Open innovation in technology development

- how an integrated set of project management practices can help companies to collaborate better with market- and science-based partners in technology development

In increasingly open innovation processes, many companies find that adopting a set of integrated project management practices for project coordination and control is crucial for technology development outcomes. This article reports on how project management practices can be adapted to market-based and science-based collaboration respectively. 

Technology development is a particular type of exploratory project which serve as a foundation for subsequent new product development. Technology development projects may include basic research, fundamental research and technology platform initiatives, and are indeed critical for technology-oriented companies. For example, many Swedish manufacturing companies are currently exploring inter-organizational technology development in areas such as automated machines, nano-materials or electric propulsion together with other companies, or with universities or research institutes, trying to create future value to enable the next generation innovations for theirs customers.

”Leading companies are increasingly modifying and adapting their existing project management practices to diminish misunderstandings and promote joint problem solving among partners”

Most companies have limited resources and competences to pursue technology developments on a pure internal basis so interfirm collaboration or collaboration with universities or research institutes is a potential solution. The open innovation concept has at its very core that technology development activities can and should be conducted in partnerships across companies boundaries. We refer to such projects as open technology development projects. However, these projects seldom run smoothly. Different project management styles among partners might collide which leads to misunderstandings, conflicts and hampered benefits of development.

To account for these problems, leading companies are increasingly modifying and adapting their existing project management practices to diminish misunderstandings and promote joint problem solving among partners. This implies that they are revising their coordination and control practices to build an integrated set of practices to streamline the involvement of market-based (e.g. customers and suppliers) and science-based partners (e.g. universities and research institutes). However, many companies still lack an in-depth understanding of how their project management practices can be adjusted to manage open technology projects with different partner types. This article reports insights from a study of three leading Swedish manufacturing companies, and how they adopted project management practices to better manage different partner types in technology development (See figure 1).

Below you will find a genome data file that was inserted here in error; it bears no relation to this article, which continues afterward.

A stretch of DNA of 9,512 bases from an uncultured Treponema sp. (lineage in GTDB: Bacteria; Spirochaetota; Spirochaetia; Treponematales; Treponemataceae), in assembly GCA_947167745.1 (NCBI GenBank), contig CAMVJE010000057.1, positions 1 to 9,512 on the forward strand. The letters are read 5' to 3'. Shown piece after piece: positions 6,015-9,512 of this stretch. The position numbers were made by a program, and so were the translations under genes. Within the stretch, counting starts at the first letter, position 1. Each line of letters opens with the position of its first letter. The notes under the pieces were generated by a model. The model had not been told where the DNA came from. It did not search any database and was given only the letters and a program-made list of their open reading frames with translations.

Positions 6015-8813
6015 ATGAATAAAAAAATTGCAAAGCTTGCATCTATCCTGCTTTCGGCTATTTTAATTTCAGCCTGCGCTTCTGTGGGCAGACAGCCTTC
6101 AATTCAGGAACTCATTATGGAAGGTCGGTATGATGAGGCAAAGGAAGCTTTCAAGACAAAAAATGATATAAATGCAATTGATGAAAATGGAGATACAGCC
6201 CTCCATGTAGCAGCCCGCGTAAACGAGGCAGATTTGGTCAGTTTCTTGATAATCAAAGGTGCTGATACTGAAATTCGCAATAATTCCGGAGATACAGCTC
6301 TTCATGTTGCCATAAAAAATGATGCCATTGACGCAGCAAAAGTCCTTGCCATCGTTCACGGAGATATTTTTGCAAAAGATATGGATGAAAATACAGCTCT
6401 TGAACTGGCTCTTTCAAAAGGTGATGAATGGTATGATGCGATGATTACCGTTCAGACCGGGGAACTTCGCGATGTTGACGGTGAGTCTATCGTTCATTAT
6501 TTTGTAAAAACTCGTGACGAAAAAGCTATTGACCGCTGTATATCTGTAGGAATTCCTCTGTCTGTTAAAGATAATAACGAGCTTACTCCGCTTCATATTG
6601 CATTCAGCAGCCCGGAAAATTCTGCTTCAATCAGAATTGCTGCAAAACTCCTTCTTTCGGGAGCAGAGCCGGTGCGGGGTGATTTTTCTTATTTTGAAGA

Figure 1. An integrated set of project management practices to manage business- and science-based partners in open innovation

Practices for improving management of market-based partnerships in technology development

Market-based partnerships with customers and suppliers is regarded as a rich source of knowledge. While customers may contribute first-hand information on technology trends and market needs, suppliers may provide expertise on the lastest technologies available. Although such partnerships represents a valuable source to access new knowledge, mismanaged coordination and innapropriate control frequently lead to conflicts and misunderstatings. To deal with these problems, we identified the following practices:

Synchronized coordination practices involves activities dedicated to align routines and tasks between a focal company and external business partners. It enables companies to synchronize their different processes and thus prevent causes of partnership failure, such as divergent development processes. Synchronization of coordination practices can be established in three ways. First, by using process comparison at the project scoping stage through kick-off workshops. Second, via joint stages synchronization (e.g., shared milestones and Gantt charts). And third, by implementing common terminologies at the early stages of the technology development. Better synchronized coordination practices can help companies reduce transaction costs by encouraging discussion and thereby mitigate re-works during later stages of open technology development.

Aligned control practices is about up-front and organized meetings during the project-scoping phase. Initiated by a project manager, it intends to assess project’s performance through predefined criteria mutually agreed among by the business partners involved (e.g., deadlines and targets for technology readiness levels). Aligned, control practices help companies mitigate problems that occur during open technology development. For example, companies can implement a “gate zero” before a formal collaboration with customers and suppliers take off. During the “gate zero” meeting, project managers from both sides are able to create, refine and adjust project scope and set joint goals. In addition, companies can agree in advance upon partner representation in steering committees, which helps evaluate the project from each partner’s perspective and which therefore reduce problems of disagreements at later stages. An additional benefit is that e.g. a buyer can better understand the supplier´s perspective and expectation during the project review meetings. In sum, aligned control practice reduce risks and confusion in open technology development projects.

Practices for improving management of science-based partnerships in technology development